If Romero had lived

Today, March 24, is the 36th anniversary of the assassination and martyrdom of Salvadoran archbishop Oscar Arnulfo Romero.   He was slain by a marksman's bullet as he said mass in the chapel at the Divina Providencia cancer hospital in San Salvador.   Today he is officially called "Blessed" after his beatification by the Roman Catholic church on May 23, 2015.

To mark the anniversary, our friend Carlos Colorado has a blog post titled Blessed Romero's Unfinished Eucharist.  Carlos looks at what Romero was planning for the days and weeks following March 24:
In February 1980, Romero attended a spiritual retreat during which he examined his life and he resolved to take various steps to either address perceived failings, or to continue on the path that he had assessed to be the right path upon reflection. Romero devised a plan of action that included the following near term plans:
  • Romero intended to write a fifth pastoral letter on the subject of evangelization. It would have been released in August 1980.
  • Romero resolved to reach out to his brother bishops in an effort to overcome divisions in the episcopal conference, seeking out their input on his decisions.
  • Romero wanted to draw closer to the work of women religious, which is interesting given the assassination of the four U.S. women in December 1980. Perhaps that story would have been different if Romero had lived.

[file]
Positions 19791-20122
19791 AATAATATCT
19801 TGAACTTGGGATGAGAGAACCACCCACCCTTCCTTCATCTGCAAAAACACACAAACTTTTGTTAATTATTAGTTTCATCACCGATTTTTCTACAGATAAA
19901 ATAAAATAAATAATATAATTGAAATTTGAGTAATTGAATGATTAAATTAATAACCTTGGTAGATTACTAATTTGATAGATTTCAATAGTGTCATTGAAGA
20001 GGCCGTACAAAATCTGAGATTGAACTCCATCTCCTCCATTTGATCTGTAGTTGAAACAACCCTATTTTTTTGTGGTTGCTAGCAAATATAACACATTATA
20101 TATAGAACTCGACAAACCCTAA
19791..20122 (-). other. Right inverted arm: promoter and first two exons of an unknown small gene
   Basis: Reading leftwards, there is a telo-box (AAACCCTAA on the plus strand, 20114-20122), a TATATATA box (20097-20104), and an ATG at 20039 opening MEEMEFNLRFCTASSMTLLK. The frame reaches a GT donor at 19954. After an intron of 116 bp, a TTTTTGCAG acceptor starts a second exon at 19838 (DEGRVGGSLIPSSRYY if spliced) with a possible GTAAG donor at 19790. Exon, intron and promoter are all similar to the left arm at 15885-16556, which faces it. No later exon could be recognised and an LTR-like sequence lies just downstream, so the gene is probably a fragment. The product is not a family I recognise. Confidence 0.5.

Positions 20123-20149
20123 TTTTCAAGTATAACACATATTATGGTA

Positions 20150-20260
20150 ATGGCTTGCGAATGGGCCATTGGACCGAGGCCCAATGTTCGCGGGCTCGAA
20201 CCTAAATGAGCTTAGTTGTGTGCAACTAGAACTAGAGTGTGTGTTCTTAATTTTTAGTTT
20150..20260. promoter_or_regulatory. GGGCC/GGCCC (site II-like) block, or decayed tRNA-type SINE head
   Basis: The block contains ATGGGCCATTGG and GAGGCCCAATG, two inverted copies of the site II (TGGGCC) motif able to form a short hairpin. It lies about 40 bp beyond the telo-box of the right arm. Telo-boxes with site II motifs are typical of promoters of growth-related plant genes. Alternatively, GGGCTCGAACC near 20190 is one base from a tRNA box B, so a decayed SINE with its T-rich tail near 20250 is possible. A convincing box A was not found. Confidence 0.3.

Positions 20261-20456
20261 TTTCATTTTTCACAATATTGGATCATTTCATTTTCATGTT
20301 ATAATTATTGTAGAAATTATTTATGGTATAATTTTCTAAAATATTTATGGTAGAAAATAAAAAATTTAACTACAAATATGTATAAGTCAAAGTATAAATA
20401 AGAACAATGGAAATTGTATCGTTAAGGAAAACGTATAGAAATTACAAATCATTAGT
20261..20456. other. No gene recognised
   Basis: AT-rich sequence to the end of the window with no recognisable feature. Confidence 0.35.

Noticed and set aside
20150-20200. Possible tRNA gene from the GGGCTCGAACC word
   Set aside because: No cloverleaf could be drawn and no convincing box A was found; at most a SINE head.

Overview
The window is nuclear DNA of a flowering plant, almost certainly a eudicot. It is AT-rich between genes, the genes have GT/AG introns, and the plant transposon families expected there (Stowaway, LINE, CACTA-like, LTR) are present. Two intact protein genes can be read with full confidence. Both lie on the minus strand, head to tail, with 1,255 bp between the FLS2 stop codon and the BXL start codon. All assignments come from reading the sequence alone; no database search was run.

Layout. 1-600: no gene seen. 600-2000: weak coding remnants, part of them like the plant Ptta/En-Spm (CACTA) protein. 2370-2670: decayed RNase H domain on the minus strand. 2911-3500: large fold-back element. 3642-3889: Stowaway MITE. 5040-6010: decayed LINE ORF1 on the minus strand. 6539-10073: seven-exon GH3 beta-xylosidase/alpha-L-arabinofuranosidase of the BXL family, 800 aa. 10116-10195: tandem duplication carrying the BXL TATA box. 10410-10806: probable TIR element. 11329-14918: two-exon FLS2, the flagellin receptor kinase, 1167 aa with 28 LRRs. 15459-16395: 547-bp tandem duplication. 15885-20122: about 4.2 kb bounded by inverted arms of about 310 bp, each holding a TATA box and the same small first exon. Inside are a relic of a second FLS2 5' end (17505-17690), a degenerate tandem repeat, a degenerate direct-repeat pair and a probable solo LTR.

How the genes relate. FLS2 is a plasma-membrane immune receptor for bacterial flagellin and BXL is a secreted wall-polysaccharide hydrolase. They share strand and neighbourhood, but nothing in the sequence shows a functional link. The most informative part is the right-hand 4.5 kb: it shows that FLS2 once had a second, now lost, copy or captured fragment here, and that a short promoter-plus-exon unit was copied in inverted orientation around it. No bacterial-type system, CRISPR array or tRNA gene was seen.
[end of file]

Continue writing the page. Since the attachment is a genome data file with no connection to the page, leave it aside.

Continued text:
Additionally, Romero was planning to make a series of pastoral visits within El Salvador; to the northern zone, including Chalatenango in May 1980; to the central region including Quezaltepeque in October 1980; and to the western zone, including the artist commune at La Palma in February 1981. According to other reports, Romero had also raised the possibility of making a trip to Los Angeles, California, to continue to raise awareness and solidarity for his people and his church. 
Rather than mourn what could have been, this snapshot of Romero’s prodigious planning should make us see Romero for what he was: a man of hope, a man of action, and a man constantly on the move. (more)
Thinking about what Romero might have done in those early years of El Salvador's civil war can lead us to wonder what he would do today as the number of daily killings of innocent civilians approaches the numbers of the war years.    How would his message resonate today?    We know his heart would ache for the pain of the Salvadoran people he loved so much.


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